60% of voters thought that both would get nominated. I think what could end up hurting “Blue Valentine” in the end is that it’s like a combo deal: you can’t nominated one without the other. I feel like it’s more likely to see both left off than one put on. Williams has a better shot than Gosling at a nomination, but I feel like her fifth slot is ripe for a surprise nominee like Hailee Steinfeld, Noomi Rapace, or Julianne Moore (!).
Javier Bardem got a BAFTA nomination for “Biutiful!” That’s just about his first significant mention of the year! Perhaps all is not lost on the horse Julia Roberts has vocally and publicly backed.
BAFTA has more crossover voters with the Oscars than ever, and a nomination here probably means more than a Golden Globe nomination (sorry, Ryan Gosling/Mark Wahlberg). But will the 2007 Best Supporting Actor be nominated for an Academy Award? Survey says…
Yes! Both voters (both as in there were only two) thought that Bardem would get a nomination. My predictions (basically final) will be announced on Friday, and don’t expect to see Bardem in there. But the BAFTA nomination was a big boost, and I’m definitely taking him more seriously as a contender thanks to it.
“The Ghost Writer” wasn’t expected to make much of a dent this awards season, and for the most part, it didn’t. Polanski’s latest got some attention in Europe among independently minded awards ceremonies, but stateside, it only received a USC Scripter nomination for its screenplay. It stands a chance of squeezing in that category, but a big name like “True Grit” or “Winter’s Bone” would probably have to fall out for it to get in.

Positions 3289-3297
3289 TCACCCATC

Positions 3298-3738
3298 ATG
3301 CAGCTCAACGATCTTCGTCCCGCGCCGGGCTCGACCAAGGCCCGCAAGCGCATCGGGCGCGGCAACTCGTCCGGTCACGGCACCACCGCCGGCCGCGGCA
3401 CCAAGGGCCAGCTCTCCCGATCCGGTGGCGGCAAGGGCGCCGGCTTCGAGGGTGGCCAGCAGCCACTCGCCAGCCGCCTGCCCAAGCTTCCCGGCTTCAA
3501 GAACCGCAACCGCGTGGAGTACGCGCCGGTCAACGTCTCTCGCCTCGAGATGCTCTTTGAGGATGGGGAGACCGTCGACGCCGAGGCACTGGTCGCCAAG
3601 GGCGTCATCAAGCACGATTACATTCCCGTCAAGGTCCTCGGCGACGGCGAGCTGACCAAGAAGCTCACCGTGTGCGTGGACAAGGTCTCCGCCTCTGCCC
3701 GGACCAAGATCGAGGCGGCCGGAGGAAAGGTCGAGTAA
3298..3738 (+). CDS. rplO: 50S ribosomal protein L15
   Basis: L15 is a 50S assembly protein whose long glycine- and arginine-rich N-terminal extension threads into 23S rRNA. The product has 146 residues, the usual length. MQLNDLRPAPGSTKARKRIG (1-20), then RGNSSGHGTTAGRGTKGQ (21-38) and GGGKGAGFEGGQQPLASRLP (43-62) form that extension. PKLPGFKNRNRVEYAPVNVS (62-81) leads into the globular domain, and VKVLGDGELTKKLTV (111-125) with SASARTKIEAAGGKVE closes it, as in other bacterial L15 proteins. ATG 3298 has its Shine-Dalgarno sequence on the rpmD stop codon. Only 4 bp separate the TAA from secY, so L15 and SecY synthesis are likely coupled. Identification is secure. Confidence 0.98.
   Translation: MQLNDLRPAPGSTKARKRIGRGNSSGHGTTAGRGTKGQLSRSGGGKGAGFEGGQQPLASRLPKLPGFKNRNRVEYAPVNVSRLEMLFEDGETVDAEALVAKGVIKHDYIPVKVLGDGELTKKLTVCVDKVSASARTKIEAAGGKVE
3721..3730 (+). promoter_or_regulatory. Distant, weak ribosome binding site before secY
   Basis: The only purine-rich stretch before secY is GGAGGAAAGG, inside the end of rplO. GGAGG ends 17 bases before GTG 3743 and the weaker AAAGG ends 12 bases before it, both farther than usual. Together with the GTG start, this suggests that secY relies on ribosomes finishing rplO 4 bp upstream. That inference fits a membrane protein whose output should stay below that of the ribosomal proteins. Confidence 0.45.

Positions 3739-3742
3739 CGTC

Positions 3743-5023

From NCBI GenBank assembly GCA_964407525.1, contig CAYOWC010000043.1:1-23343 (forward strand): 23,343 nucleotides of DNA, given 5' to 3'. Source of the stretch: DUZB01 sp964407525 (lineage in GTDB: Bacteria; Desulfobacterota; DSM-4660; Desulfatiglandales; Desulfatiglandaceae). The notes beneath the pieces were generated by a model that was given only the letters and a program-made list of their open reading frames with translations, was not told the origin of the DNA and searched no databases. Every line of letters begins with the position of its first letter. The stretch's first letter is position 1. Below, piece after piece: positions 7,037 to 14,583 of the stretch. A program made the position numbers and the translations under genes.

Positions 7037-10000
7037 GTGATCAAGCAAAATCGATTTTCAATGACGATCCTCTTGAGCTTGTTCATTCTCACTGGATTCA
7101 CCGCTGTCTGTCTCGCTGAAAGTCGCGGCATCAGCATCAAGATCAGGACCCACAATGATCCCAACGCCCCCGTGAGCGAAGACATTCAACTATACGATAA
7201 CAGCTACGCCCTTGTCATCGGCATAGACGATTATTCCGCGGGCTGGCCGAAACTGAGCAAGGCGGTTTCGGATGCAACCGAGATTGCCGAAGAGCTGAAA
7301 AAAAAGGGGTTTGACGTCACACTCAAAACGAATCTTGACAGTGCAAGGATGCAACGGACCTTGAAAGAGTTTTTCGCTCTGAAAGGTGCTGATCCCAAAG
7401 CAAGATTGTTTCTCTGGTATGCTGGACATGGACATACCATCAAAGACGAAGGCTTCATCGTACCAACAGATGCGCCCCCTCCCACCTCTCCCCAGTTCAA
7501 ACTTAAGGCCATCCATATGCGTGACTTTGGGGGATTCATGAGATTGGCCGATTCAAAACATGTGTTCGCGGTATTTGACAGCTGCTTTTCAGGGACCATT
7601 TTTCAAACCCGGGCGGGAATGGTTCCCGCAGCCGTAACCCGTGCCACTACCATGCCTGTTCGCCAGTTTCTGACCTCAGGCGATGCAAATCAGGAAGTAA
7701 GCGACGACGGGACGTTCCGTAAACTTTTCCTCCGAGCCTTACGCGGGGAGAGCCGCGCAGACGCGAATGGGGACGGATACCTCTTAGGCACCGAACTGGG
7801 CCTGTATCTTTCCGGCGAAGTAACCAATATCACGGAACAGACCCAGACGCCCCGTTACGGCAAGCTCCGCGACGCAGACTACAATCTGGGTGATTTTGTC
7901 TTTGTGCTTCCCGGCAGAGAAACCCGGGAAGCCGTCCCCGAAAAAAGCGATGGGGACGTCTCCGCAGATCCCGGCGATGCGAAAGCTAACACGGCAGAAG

Most people are saying that 11 films are vying for 10 spots in Best Picture, and I can’t argue with that. But what about dark horses? No one really thought “The Blind Side” was in legitimate contention last year, did they? I think that as far as surprise nominees go, “The Ghost Writer” would probably be among the least shocking.
But given all the controversy involving Roman Polanski this year, it’s still a tough selection bound to kick up some unfortunate rhetoric. I wrote this back in November:
“It has the name of high-prestige director on its masthead who has been rewarded by the Academy in the past decade (2002 for “The Pianist”). It has critical support; both movies received identical BFCA scores of 81. It is an audience-pleasing thriller that keeps you closely tied into the action until the conclusion.
But unlike “Shutter Island,” there is an aura of controversy surrounding “The Ghost Writer.” Timed almost simultaneously with the movie’s stateside release was Roman Polanski’s arrest overseas for the statutory rape he fled the United States for decades ago. The director instantly became a topic of heated conversation. Should he face justice, or be pardoned after all these years? No matter what you think, the debate put Polanski into a very present mainstream consciousness.”
Most people, when I polled, indicated that they think Polanski is ultimately too controversial a figure to receive a nomination. 60% said they did not expect the movie to be nominated, while 40% said they thought it would make the cut. It would probably be in my #13 or #14 in the standings for Best Picture if I ranked that low – not entirely out of the question, but not incredibly likely.
Don’t worry, unless you live in Los Angeles or New York, you probably haven’t. No, it didn’t bomb that badly – it hasn’t even opened for normal moviegoers yet! You’ll have to wait until February 4 for that honor, and probably even longer depending upon where you live.
The movie’s only real chance is in Best Actress for star Halle Berry, who has basically been pushing the movie by her own money and might. She did manage to score a Golden Globe nomination, and that means there still could be a chance that she sneaks into the Oscar five.
Here are some of the points I brought up for her chances back before the race officially began: